MULTIBOXING

How to use #Include

Make your scripts shorter, simpler, and easier to maintain.

#Include is extremely useful. It makes scripts simpler, shorter, and easier to write.

I didn’t invent it. It’s a standard part of programming languages.

Oops, I shouldn’t have told you that, because now you’ll think it’s technical and complicated.

Actually it’s such a simple thing that I feel a little silly writing an article about it. But although it’s very simple, it’s hard to explain without showing an example. So I wrote this article to give you an example.

“#Include” means “copy and paste.” It’s a way of telling Mojo, “copy and paste that other script into this script.” Scripts are files, and I’ll use the two words interchangeably.

Suppose you play five different teams, and each one needs a slightly different script. I say slightly different because many hotkeys are the same in all of them. For example, all the scripts contain the following hotkey.

Hotkey (F1)
{
    ToggleHotkeys()
}

That hotkey is just one example of many hotkeys that all five scripts share in common. You could of course copy and paste those shared hotkeys repeatedly, putting copies of them in every script. But what happens next month when you decide you want to change one of those shared hotkeys? You’ll have to change five copies of it! What a pain in the ass. Wouldn’t it be better if you had only one copy, so you only need to change it once? That’s what #Include does for you. It allows you to write each shared hotkey only a single time. Here’s how you use it.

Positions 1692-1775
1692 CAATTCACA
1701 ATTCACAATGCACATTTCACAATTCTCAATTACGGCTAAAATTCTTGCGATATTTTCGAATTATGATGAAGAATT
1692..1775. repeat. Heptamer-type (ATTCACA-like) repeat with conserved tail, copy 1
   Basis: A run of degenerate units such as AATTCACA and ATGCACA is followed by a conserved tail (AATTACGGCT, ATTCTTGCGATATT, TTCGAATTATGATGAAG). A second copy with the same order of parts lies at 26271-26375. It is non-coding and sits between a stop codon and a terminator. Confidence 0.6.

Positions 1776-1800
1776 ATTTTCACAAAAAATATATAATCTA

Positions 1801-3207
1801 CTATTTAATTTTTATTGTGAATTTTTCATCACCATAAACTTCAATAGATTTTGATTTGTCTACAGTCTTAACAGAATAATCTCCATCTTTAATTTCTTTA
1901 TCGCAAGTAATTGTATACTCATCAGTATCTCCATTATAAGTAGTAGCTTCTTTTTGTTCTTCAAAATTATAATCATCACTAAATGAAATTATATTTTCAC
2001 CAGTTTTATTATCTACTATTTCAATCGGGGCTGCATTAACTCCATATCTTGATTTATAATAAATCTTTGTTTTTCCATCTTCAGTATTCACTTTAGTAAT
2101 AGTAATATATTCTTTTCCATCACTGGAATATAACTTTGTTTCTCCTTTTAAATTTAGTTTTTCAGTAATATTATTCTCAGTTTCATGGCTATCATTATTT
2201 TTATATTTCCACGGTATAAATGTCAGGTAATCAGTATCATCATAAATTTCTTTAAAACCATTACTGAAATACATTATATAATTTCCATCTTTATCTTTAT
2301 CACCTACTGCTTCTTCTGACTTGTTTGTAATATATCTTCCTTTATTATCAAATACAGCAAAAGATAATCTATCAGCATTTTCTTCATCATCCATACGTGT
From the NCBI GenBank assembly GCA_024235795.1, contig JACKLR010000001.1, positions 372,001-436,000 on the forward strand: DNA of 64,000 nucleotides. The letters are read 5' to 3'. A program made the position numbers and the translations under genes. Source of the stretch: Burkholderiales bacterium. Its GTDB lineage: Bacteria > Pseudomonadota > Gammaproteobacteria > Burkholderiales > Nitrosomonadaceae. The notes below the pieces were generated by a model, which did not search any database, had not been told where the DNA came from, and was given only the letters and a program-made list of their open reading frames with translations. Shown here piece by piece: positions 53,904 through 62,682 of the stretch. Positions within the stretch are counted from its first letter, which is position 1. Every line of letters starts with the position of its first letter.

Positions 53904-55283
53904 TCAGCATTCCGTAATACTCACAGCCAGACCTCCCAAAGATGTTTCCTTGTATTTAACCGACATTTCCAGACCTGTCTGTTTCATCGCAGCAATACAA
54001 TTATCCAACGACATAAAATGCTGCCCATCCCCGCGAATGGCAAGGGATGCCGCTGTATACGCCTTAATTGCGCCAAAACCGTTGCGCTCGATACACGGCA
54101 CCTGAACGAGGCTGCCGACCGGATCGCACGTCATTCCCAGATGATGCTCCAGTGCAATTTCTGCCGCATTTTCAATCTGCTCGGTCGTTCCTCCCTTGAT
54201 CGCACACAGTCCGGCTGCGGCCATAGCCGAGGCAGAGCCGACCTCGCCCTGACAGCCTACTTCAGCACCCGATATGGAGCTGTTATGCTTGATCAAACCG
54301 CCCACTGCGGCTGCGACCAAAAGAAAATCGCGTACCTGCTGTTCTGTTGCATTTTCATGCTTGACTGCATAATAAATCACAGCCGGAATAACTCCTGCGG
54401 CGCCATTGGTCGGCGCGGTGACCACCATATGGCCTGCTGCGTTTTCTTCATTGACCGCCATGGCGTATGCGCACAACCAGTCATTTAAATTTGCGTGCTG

Write those shared hotkeys in a separate file by themselves. You can call that file anything you want. I’ll call it “common.txt” because the contents are common to or shared by all the scripts. Now, in each of the five scripts, write this single line:

#include common.txt

You have to write that at the start of a line. If the file name contains spaces, you have to put in quotation marks.

When Mojo loads the script, it will see that line and at that point in the script, it will copy and paste the contents of common.txt into the script. You won’t see the copy and pasting because it takes place in Mojo’s memory, not on the hard disk. Your files that you saved on your hard disk don’t change. Only Mojo’s internal copy of the file changes.

That’s the whole idea. I hope it’s clear.

You can include as many files as you want, and a file that you include can itself include files. In other words, a file can include a file, and that second file can include a third file, and that third file can include a fourth, and so on. Programmers call this nesting. It’s like matryoshka dolls.

Keep #Include in mind, and I think you’ll find many ways to use it to make your scripts shorter, simpler, and easier to maintain.

For technical details about #Include, see #Include.

Related

#Include

This page was first published on January 22, 2018 and last modified on January 22, 2018